Administrative service providers Intertrust have surveyed over 500 asset management professionals and found that 53 per cent predict a surge in demand for board-level chief technology officers (CTOs) in the sector over the next five years as the challenge to find senior talent to leverage disruptive technology increases.
The biggest skills gaps are in AI, regtech and compliance with 38 per cent of firms struggling to keep up with latest tech innovations.
Only 18 per cent of wealth managers believe that by 2023 most firms in their sector will have hired CTOs with a mandate to drive strategic change, particularly by harnessing the benefits of technologies such as artificial intelligence (AI), blockchain and robotics. A further third (35 per cent) expect that a minority of firms will have done so.
The study highlighted the growing challenges faced by organisations exposed to a technology skills gap; four in ten (38 per cent) wealth managers admitted that just keeping up to date with the latest technology innovations was a challenge. The biggest skills shortages are in regtech and compliance (45 per cent), followed by artificial intelligence (35 per cent) and cyber security (30 per cent).
Despite their predictions, the study revealed a lack of urgency to secure senior level talent; only 16 per cent of wealth managers said their firm is currently recruiting for a CTO-level role and upskilling existing staff to capitalise on emerging technologies. A further half (49 per cent) said their firm doesn’t currently recognise the need to recruit technology leaders or invest in new training. 13 per cent said that their organisations were finding it challenging to recruit tech talent, highlighting the difficulties in attracting candidates with the appropriate skill sets.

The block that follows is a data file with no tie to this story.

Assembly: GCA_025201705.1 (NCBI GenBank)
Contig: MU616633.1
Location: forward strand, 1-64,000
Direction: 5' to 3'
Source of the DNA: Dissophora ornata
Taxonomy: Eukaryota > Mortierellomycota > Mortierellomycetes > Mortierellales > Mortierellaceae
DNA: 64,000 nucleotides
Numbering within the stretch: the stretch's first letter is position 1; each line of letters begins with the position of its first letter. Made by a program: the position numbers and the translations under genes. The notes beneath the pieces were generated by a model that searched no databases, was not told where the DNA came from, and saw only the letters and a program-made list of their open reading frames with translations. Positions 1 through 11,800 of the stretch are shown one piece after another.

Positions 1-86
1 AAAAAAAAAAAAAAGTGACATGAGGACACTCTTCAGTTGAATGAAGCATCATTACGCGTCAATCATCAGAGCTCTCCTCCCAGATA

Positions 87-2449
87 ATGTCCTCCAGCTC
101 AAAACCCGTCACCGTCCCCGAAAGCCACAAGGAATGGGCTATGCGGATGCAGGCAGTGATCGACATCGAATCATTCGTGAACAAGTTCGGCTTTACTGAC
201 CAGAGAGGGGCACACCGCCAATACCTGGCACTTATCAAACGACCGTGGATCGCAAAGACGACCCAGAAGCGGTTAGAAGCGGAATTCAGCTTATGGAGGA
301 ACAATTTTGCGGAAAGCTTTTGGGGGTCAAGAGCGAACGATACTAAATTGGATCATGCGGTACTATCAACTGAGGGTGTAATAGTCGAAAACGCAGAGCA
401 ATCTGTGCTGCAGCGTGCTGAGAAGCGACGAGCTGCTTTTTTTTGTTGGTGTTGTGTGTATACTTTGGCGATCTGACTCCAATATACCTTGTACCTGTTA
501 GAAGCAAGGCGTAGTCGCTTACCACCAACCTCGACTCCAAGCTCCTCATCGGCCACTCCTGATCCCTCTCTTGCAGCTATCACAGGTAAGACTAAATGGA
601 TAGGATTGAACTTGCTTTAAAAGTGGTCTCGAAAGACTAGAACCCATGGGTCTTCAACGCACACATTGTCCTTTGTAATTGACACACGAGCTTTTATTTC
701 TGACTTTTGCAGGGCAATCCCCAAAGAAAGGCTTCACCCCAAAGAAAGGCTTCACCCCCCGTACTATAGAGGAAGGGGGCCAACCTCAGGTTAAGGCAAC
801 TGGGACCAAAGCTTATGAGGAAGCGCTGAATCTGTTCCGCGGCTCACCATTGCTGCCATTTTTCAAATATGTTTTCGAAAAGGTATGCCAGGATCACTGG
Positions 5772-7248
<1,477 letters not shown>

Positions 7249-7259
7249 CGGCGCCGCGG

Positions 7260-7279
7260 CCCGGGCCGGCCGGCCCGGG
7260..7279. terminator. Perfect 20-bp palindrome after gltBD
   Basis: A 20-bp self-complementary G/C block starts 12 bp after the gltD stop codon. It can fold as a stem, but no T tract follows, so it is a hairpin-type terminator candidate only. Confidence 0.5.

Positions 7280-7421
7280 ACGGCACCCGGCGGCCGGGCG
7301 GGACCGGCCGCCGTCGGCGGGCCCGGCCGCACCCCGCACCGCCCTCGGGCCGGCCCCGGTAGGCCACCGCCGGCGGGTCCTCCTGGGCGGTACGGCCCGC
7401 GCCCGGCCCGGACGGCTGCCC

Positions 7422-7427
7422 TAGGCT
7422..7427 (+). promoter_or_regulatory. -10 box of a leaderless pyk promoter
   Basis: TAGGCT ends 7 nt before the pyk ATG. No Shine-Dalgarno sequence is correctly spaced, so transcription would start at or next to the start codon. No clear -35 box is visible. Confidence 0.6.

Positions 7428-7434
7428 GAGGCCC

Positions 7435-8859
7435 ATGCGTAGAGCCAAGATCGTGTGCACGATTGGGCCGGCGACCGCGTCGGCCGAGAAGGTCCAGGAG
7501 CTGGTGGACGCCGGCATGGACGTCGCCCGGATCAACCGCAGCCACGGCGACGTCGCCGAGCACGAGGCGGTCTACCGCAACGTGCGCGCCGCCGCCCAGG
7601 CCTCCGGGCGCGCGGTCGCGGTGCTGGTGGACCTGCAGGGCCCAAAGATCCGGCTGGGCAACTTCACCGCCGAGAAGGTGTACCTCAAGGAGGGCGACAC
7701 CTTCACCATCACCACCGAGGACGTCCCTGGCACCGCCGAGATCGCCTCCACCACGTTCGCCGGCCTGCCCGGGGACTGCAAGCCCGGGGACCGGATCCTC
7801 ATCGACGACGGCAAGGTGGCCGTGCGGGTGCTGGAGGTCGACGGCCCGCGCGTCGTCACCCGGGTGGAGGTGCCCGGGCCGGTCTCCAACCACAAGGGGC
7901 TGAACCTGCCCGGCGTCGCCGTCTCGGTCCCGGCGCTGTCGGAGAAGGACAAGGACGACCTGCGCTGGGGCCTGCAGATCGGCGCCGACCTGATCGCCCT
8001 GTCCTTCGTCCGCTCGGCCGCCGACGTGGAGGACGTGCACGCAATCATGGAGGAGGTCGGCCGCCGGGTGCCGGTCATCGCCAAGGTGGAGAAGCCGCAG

Ian Rumens, Head of Private Wealth, Intertrust says: “There is little doubt that we will see more CTOs emerge within wealth management with a clear mandate to drive transformational change. With many firms struggling to keep up with the latest developments in emerging technologies let alone seek a competitive advantage, the question will increasingly become when, rather than whether, to make new senior hires to devise the right strategy and implementation programme.
“Firms delaying their investment in appointing new CTOs with influence at the top table, or not doing so at all, risk losing out on the best candidates and falling behind their peers. Given the competition for technology leaders from other sectors outside financial services as well as their own, the necessary skills, particularly in high-demand areas such as AI, regtech and compliance are not always in ready supply. With the gulf in performance between digital leaders and laggards growing rapidly, firms can’t afford to be too complacent about their place in the technology revolution.”